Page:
Monomakhs Cap, called the Golden Cap, is a chief relic of the Russian Grand Princes and Tsars. It is a symbol-crown of the Russian autocracy, and is the oldest of the crowns currently exhibited at the Kremlin Armoury, the cap is surmounted by a simple gold cross with pearls at each of the extremities. It is not to be confused with the Monomachus Crown in Budapest, boris Uspensky, in particular, argues that the Tatar headgear was originally used in coronation ceremonies to signify the Muscovite rulers subordination to the khan. According to Sergey Solovyov after the death of Ivan Kalita all Russian princes traveled to the Horde. and the Khan announced the eldest son of Kalita, the Grand Prince of Vladimir. Also Solovyov writes that the first who introduced the coronation of the Russian monarch was Ivan III, at some point in the 15th or 16th century the crown was surmounted by a cross. The legend was elaborated in The Tale of the Princes of Vladimir, the crown became known as Monomakhs Cap, the term first recorded in a Russian document from 1518.
However the fact that Constantine IX Monomachus died 50 years before the coronation of Vladimir Monomakh makes the statement really a legend, the first version of the orient origin of the Cap was arisen by George Vernadsky. Vernadsky was pointing to a fact that according to Paul Pelliot Özbäg can be interpreted as a freeman. After Ivan the Terrible had himself crowned the first Russian Tsar with this headgear, Ivan was presumably not aware that at the time of Constantine IX Monomachus death, Vladimir Monomakh was only two years old and he was not the Kievan sovereign yet. The Monomakh Cap was last used in the coronation of Ivan V and Peter the Great in 1682. When Peter assumed the title of emperor, a new crown was fashioned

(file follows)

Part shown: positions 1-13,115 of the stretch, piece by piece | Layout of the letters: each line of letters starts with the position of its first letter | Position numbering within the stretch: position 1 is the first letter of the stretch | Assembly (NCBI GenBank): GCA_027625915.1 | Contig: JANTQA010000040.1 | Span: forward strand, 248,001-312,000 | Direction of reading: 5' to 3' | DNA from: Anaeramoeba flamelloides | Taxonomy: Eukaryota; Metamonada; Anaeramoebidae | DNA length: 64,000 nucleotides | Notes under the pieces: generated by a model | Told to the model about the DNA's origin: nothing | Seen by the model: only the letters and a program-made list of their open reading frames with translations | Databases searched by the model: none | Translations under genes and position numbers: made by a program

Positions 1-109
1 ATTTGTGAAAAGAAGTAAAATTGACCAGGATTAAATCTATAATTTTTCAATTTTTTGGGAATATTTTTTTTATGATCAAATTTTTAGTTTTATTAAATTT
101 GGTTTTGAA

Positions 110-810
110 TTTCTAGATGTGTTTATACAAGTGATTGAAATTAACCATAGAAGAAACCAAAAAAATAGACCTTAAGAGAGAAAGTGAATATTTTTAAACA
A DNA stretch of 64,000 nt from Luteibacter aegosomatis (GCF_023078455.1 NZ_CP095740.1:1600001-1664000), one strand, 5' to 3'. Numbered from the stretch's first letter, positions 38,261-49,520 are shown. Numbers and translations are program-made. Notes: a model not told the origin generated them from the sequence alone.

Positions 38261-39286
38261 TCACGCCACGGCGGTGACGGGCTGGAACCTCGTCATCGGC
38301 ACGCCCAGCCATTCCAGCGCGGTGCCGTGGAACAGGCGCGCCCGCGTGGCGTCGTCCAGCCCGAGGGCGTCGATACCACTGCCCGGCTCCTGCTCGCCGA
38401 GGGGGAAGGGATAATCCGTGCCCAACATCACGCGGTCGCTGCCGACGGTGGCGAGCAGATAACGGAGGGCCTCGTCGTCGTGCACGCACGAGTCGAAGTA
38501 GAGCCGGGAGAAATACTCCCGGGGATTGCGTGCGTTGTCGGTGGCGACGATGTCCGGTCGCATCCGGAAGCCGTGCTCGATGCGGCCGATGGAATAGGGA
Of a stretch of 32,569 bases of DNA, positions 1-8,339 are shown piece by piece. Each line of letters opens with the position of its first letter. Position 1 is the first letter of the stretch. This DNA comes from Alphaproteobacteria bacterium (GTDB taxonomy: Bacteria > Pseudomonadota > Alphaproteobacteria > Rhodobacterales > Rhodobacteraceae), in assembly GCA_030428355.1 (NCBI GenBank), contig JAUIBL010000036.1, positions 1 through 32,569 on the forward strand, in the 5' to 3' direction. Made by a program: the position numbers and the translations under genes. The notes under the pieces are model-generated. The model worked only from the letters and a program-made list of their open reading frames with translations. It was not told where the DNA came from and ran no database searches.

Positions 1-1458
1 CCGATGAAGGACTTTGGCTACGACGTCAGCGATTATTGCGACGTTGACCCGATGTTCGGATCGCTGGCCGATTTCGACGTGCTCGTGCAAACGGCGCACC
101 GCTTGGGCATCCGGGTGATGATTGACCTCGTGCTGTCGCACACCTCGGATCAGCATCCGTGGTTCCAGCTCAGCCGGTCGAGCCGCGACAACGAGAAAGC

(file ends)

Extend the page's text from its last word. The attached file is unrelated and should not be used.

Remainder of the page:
Emperor of All Russia